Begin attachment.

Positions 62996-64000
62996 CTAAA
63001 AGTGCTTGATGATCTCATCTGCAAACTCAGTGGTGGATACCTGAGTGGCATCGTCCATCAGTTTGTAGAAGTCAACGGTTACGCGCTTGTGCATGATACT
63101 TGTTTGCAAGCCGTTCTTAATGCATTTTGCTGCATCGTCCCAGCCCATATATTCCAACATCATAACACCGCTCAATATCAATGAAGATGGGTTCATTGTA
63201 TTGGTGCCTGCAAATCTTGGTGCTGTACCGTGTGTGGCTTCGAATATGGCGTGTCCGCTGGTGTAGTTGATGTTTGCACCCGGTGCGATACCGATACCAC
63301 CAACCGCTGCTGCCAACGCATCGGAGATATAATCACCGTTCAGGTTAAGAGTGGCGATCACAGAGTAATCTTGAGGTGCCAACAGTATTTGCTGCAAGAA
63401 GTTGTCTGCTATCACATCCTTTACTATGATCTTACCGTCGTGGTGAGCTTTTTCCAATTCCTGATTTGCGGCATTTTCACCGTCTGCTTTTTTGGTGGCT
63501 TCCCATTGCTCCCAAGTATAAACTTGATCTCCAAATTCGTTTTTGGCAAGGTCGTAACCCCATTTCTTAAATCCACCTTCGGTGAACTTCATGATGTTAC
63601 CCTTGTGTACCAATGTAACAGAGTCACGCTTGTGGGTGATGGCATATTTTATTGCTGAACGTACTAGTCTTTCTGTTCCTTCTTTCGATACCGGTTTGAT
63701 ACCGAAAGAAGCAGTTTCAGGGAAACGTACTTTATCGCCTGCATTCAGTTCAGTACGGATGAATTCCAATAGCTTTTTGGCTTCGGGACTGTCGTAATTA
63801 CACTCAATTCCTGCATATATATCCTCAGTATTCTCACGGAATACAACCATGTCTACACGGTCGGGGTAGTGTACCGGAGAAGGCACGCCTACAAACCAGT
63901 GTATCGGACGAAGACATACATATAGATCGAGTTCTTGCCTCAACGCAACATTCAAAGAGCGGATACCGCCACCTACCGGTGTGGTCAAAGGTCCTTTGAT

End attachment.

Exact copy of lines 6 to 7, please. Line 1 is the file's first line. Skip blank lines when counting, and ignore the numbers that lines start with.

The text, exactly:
63301 CAACCGCTGCTGCCAACGCATCGGAGATATAATCACCGTTCAGGTTAAGAGTGGCGATCACAGAGTAATCTTGAGGTGCCAACAGTATTTGCTGCAAGAA
63401 GTTGTCTGCTATCACATCCTTTACTATGATCTTACCGTCGTGGTGAGCTTTTTCCAATTCCTGATTTGCGGCATTTTCACCGTCTGCTTTTTTGGTGGCT